About LDV Winery
How did you come up with the name of your winery?
The LDV Winery honors the fact that our family lineage ends with Curt Lawrence Dunham, winemaker. So to honor Curt’s parents we named the winery after them – Betty Jane Lawrence and Robert Erwin Dunham. 2010 marked the first year our wine was available to the public. It is bitter sweet for us because we lost both of them to cancer that year before they were able to enjoy their namesake. But we know they are watching over our success. LDV Winery® is officially registered with the US Patent & Trademark Office as a registered trademark.
How long have you been making wine?
We purchased the property in 2007, planted our first vines in 2008, had our first harvest in 2009, and released our
first wine - 2008 Syrah with purchased grapes from our neighbors’ vineyard. In 2010 we went from 0 to 100 mph in
a very short time.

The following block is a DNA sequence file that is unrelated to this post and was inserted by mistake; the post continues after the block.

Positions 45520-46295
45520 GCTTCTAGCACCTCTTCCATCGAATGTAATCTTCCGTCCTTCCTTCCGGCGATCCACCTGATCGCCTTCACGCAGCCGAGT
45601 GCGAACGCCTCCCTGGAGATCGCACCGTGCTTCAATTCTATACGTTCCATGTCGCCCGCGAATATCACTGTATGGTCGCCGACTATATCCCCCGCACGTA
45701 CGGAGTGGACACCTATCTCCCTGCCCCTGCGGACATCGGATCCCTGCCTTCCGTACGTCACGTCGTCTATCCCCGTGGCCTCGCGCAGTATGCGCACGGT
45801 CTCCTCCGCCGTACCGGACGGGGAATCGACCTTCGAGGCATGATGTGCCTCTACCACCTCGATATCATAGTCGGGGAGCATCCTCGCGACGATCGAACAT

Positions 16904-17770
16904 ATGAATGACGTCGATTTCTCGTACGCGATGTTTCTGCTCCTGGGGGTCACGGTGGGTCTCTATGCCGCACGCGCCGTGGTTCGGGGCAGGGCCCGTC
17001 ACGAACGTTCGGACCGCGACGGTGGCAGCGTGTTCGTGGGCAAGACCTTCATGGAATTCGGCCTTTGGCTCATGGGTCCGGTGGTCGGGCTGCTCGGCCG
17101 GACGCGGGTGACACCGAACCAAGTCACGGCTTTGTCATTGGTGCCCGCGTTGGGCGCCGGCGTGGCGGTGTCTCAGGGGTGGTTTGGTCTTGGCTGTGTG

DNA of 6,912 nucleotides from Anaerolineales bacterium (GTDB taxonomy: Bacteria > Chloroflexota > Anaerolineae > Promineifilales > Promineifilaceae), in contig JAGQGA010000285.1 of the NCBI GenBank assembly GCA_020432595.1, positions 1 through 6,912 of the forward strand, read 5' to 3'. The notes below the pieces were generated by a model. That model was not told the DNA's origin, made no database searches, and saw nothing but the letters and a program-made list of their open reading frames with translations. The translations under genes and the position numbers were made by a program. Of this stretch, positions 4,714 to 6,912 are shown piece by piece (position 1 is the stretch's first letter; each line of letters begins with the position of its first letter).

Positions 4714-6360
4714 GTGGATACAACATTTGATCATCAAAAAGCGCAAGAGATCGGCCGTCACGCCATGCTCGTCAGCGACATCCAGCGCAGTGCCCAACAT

Why did you choose your location?
We visited our good friends and winemakers and fell in love with the area. However, if we were going to make wine we wanted to choose a location that would produce the highest quality grapes possible. We were looking for vineyard property that met five criteria:
1) Mountain influenced weather; 2) clean, plentiful water; 3) volcanic soil; 4) superior air and water drainage; and 5) not located near existing agriculture or was farmed previously. We believe that the Chiricahua Mountain foothills and our property along Ash Creek was the perfect location that met our five criteria.
Do you have a signature wine?
We believe the soils, climate, and altitude are a perfect match for varietals that originated in the Rhone Valley of France. Grenache, Syrah, Petite Sirah, and Viognier are the Rhone varietals we have planted now. Over time the land will tell us what will become our signature wine. To date these Rhone varietals are doing well and producing wonderfully complex wines. Stay tuned!